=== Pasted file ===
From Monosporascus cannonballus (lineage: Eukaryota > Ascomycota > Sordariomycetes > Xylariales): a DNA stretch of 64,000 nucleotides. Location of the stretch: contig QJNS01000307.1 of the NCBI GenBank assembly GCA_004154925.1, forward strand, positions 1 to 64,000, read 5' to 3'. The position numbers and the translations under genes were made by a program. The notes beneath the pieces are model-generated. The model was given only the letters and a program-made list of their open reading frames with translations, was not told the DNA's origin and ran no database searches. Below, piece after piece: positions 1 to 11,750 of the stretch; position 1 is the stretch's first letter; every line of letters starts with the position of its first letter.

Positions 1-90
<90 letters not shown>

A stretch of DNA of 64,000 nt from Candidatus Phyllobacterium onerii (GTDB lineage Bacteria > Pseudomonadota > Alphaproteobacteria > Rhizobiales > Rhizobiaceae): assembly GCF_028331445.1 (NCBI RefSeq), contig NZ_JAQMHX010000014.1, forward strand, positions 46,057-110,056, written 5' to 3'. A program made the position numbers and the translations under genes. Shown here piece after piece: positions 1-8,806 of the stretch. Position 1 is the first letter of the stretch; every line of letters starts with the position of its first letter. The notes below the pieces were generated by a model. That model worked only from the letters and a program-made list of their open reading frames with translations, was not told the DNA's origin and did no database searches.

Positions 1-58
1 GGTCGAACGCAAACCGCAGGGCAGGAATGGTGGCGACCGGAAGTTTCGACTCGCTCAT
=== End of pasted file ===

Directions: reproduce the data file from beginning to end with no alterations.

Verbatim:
From Monosporascus cannonballus (lineage: Eukaryota > Ascomycota > Sordariomycetes > Xylariales): a DNA stretch of 64,000 nucleotides. Location of the stretch: contig QJNS01000307.1 of the NCBI GenBank assembly GCA_004154925.1, forward strand, positions 1 to 64,000, read 5' to 3'. The position numbers and the translations under genes were made by a program. The notes beneath the pieces are model-generated. The model was given only the letters and a program-made list of their open reading frames with translations, was not told the DNA's origin and ran no database searches. Below, piece after piece: positions 1 to 11,750 of the stretch; position 1 is the stretch's first letter; every line of letters starts with the position of its first letter.

Positions 1-90
<90 letters not shown>

A stretch of DNA of 64,000 nt from Candidatus Phyllobacterium onerii (GTDB lineage Bacteria > Pseudomonadota > Alphaproteobacteria > Rhizobiales > Rhizobiaceae): assembly GCF_028331445.1 (NCBI RefSeq), contig NZ_JAQMHX010000014.1, forward strand, positions 46,057-110,056, written 5' to 3'. A program made the position numbers and the translations under genes. Shown here piece after piece: positions 1-8,806 of the stretch. Position 1 is the first letter of the stretch; every line of letters starts with the position of its first letter. The notes below the pieces were generated by a model. That model worked only from the letters and a program-made list of their open reading frames with translations, was not told the DNA's origin and did no database searches.

Positions 1-58
1 GGTCGAACGCAAACCGCAGGGCAGGAATGGTGGCGACCGGAAGTTTCGACTCGCTCAT